Year In Review: Parks, politics and power
Editor's note: This is part one of a two-part series highlighting the biggest hard news stories of 2017.
Although Marco Island may have an off season with regards to its tourism, there is no such thing for the folks at city hall; they deal with a multitude of issues throughout the year, and 2017 was no different.
Councilors nix Veterans Community Park hotel
On Aug. 3, 2016, Florida land developer Small Brothers, LLC announced its plan to build a moderately-priced,165-room hotel at 580 Elkcam Circle and 870 Park Avenue, two parcels of land adjacent to Veterans Community Park.
Small Brothers, LLC also offered to develop the park as part of the project, mostly because in order to move forward, the company had to borrow both money from the city and commercial intensity credits from the city-owned park.
For those reasons, the project quickly became controversial, with some residents arguing that the hotel would negatively affect the quality of life on the island by increasing traffic, attracting a questionable clientele and furthering the city’s already severe parking problem.
The debate surrounding the hotel carried over into the new year as the developer readjusted its plans in an effort to sway public opinion..
In January, Bob Mulhere and Patrick Neale, representatives of Small Brothers, LLC, revealed the revamped plans for the hotel, which included a reduction in height from 95 feet to 75 feet, a reduction in the number of rooms from 165 to 153, and an agreement to pay the city $1 million in exchange for the park's intensity credits rather than add $3.5 million worth of enhancements it.
Despite the developer's best efforts, the Marco Island City Council voted 6-1 that the city will not be a co-applicant on any project involving Veterans Community Park, thereby putting a stop to the hotel.
Council, in conjunction with the Planning Board, also placed a moratorium on the transfer of density or intensity credits.
City Manager Roger Hernstadt resigns
Marco Island City Manager Roger Hernstadt submitted a letter of resignation during the Feb. 6 City Council meeting. Hernstadt said he felt it was no longer in the best interests of the city for him to be the city manager.
Hernstadt’s departure was dubbed a resignation, but it appears he was forced out in an agreement that essentially paid him to leave immediately rather than work through the rest of his contract, which had been set to expire July 7.
A new majority on the seven-member council — incumbent and then-Chairman Larry Honig and newly-elected members Jared Grifoni, Howard Reed and Charlette Roman — were blamed by some residents for ganging up on Hernstadt. Many residents also cited the Veterans Community Park hotel project as the origin of the tension between Hernstadt and the council, and the reason behind the councilors' decision to have Hernstadt leave immediately.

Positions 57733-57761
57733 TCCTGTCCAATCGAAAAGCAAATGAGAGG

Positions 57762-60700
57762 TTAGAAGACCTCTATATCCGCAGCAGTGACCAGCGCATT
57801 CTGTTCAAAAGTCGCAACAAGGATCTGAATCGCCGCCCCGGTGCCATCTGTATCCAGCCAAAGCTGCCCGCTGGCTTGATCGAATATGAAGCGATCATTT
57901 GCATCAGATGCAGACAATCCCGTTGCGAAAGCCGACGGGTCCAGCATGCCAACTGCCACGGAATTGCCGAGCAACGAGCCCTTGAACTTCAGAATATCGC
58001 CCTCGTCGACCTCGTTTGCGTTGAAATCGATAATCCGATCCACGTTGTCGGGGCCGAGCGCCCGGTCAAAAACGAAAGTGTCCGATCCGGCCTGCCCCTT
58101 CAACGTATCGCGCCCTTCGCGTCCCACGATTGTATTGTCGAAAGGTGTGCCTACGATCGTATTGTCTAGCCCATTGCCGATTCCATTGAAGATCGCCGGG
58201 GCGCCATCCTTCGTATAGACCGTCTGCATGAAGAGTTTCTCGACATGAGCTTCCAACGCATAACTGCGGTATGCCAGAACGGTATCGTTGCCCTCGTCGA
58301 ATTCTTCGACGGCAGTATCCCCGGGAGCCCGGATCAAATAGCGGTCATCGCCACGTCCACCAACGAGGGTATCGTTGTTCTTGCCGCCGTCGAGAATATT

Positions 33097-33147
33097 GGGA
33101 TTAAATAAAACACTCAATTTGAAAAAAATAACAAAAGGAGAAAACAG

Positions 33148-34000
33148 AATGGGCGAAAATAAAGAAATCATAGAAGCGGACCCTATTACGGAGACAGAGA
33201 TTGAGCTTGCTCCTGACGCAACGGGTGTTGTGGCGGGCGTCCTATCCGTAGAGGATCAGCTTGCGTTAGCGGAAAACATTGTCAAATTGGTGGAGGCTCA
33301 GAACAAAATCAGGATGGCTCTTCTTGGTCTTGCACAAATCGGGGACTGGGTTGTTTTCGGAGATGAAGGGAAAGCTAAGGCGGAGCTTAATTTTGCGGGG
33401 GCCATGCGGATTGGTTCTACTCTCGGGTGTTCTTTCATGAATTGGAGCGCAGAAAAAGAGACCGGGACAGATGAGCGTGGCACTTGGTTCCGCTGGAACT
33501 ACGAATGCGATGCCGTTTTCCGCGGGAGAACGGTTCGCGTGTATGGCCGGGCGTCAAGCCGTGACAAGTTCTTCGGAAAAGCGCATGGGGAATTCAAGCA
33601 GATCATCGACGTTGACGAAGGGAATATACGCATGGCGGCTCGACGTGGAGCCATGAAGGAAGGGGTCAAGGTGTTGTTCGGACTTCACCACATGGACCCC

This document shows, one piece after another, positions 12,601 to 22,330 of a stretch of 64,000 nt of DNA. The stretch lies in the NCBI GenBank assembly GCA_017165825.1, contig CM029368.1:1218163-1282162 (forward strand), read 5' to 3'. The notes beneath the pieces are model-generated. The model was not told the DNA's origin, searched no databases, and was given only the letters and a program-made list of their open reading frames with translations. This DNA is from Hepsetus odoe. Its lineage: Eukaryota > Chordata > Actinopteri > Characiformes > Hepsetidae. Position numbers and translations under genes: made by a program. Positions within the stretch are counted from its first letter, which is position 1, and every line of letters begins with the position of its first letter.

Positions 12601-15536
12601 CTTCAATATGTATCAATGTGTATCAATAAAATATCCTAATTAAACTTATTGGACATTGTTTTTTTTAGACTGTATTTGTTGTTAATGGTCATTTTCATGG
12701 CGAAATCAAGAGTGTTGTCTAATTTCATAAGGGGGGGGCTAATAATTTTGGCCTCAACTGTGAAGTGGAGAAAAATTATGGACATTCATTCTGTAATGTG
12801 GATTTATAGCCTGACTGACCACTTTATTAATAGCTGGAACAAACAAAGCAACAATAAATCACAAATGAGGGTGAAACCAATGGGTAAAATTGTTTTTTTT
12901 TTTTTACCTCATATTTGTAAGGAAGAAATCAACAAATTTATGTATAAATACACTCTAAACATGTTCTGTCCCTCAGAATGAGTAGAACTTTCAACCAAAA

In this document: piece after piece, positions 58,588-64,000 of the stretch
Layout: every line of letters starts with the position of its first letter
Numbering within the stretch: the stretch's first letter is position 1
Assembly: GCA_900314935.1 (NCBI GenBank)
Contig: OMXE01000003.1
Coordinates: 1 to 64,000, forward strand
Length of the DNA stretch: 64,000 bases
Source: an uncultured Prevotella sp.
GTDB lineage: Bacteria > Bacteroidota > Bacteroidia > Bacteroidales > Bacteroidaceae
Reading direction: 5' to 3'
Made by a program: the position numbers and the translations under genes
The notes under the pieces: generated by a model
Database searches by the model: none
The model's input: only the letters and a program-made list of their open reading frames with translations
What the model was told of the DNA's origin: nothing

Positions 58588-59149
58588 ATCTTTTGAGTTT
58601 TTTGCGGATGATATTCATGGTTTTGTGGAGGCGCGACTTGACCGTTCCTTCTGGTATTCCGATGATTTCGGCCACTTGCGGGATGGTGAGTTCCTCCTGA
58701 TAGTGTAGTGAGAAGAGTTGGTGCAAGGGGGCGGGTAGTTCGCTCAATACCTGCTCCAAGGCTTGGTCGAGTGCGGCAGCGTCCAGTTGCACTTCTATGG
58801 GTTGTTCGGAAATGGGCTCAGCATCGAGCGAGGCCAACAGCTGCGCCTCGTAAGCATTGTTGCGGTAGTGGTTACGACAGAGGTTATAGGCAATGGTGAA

However the hotel wasn’t the first controversial project on Hernstadt’s record; in early 2016, the city became embroiled in a dispute with The Esplanade after city crews encroached on its property while constructing the Smokehouse Bay Bridge, renamed the Herb Savage Bridge. Settling the dispute ended up costing taxpayers more than $30,000.
Another source of bitterness between Hernstadt and the council began several weeks prior to his departure when councilors started questioning his contract.
Ultimately, the councilors accepted Hernstadt’s resignation 5-2 and later agreed on an $89,000 severance package. They also appointed Finance Director Guillermo Polanco as acting city manager with a $3,000 per month stipend.
City Council hires new city manager
Immediately after Hernstadt's resignation, the council began the search for a new city manager. It selected executive search firm The Mercer Group, Inc. – the firm that tapped Marco Island’s original, and longest-lasting, city manager Bill Moss for the position of Naples city manager in 2008 – to conduct the search.
W.D. Higginbotham, Jr. of The Mercer Group, Inc. presented a list of semi-finalists to the councilors on June 21, and the council selected two finalists: Joshua Gruber of Beaufort, S.C. and Anthony Hamaday of King of Prussia, Pa.
However Hamaday later withdrew his candidacy, making Gruber the sole finalist.
The appearance of a default city manager left a bad taste in the mouths of some Marco residents, who recommended that the councilors pause the selection process until they've had a chance to choose more finalists.
Council continued with the process but ultimately rejected Gruber in a 4-3 vote.
The Mercer Group, Inc. terminated its contract with the city after the failed initial search. The termination appeared to have stemmed from tension between Honig and Higginbotham, Jr.
The two ultimately came to terms and Higginbotham, Jr. agreed to continue the search process. He presented the council with a new list of semi-finalists in early October, and the councilors selected four finalists: Daniel Alfonso, David Fraser, William Malinen and Lee Niblock.
The finalists met with each councilor individually and then appeared before the council as a whole at a public meeting on Nov. 2. After the councilors had one final opportunity to ask the candidates questions, they voted 6-1 to offer the position to Lee Niblock.